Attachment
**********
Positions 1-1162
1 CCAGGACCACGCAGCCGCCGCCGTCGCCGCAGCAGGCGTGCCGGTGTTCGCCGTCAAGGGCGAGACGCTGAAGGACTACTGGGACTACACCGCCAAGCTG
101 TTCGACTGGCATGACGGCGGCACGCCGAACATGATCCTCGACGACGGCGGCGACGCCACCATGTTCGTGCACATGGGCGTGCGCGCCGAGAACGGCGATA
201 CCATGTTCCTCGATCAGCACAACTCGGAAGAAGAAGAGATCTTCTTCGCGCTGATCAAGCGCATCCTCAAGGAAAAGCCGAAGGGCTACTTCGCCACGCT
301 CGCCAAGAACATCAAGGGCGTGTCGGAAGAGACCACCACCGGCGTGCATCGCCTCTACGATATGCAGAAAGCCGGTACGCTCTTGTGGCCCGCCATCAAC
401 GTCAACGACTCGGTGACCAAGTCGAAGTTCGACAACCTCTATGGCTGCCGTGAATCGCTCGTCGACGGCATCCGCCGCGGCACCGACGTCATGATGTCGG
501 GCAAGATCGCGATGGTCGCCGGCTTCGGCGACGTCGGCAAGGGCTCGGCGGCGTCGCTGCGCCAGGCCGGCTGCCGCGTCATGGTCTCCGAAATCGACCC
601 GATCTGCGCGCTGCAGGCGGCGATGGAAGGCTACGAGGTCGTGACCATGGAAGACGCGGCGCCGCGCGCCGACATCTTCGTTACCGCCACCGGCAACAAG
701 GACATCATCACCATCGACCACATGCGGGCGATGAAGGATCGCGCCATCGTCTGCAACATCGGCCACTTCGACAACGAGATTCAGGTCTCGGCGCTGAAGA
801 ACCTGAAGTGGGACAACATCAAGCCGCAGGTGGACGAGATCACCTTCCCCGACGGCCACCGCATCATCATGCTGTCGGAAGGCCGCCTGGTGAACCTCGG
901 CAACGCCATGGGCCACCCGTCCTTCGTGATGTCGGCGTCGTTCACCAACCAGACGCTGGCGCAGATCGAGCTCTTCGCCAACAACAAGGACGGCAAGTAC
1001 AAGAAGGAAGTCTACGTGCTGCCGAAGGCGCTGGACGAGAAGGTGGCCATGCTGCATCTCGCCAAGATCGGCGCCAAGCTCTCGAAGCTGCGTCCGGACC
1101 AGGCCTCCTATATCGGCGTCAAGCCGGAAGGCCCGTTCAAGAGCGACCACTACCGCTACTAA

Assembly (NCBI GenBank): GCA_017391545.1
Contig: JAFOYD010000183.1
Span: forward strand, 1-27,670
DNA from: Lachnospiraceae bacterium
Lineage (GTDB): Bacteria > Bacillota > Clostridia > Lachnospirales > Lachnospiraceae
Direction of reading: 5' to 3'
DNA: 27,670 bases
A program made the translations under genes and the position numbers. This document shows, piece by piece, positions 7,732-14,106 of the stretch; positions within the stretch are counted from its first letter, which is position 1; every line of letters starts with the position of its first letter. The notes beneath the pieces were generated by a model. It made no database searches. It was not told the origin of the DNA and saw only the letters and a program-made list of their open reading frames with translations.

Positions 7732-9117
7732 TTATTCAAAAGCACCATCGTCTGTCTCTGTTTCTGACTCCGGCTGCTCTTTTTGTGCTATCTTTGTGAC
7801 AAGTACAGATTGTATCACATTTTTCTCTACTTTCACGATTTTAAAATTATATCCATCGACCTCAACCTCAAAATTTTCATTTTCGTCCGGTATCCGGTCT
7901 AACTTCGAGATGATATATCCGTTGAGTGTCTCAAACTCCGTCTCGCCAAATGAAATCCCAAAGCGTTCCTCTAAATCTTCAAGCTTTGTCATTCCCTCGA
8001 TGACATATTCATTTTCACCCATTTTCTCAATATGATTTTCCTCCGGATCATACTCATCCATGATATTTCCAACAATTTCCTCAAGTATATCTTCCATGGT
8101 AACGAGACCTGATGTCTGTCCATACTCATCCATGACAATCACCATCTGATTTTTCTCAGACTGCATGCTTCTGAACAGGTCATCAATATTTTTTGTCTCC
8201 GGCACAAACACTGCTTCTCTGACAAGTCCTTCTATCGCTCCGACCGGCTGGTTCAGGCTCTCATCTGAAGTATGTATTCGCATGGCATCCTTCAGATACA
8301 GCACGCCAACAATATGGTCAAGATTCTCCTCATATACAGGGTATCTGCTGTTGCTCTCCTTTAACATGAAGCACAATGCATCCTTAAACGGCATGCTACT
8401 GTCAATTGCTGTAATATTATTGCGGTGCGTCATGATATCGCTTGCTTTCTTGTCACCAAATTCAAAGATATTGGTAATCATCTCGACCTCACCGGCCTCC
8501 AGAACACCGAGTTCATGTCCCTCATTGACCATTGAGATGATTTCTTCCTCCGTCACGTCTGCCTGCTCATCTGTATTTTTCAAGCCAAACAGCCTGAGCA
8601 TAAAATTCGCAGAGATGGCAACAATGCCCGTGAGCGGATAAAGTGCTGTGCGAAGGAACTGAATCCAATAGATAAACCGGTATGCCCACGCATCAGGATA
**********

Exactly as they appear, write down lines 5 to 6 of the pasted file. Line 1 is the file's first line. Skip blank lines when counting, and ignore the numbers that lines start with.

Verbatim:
301 CGCCAAGAACATCAAGGGCGTGTCGGAAGAGACCACCACCGGCGTGCATCGCCTCTACGATATGCAGAAAGCCGGTACGCTCTTGTGGCCCGCCATCAAC
401 GTCAACGACTCGGTGACCAAGTCGAAGTTCGACAACCTCTATGGCTGCCGTGAATCGCTCGTCGACGGCATCCGCCGCGGCACCGACGTCATGATGTCGG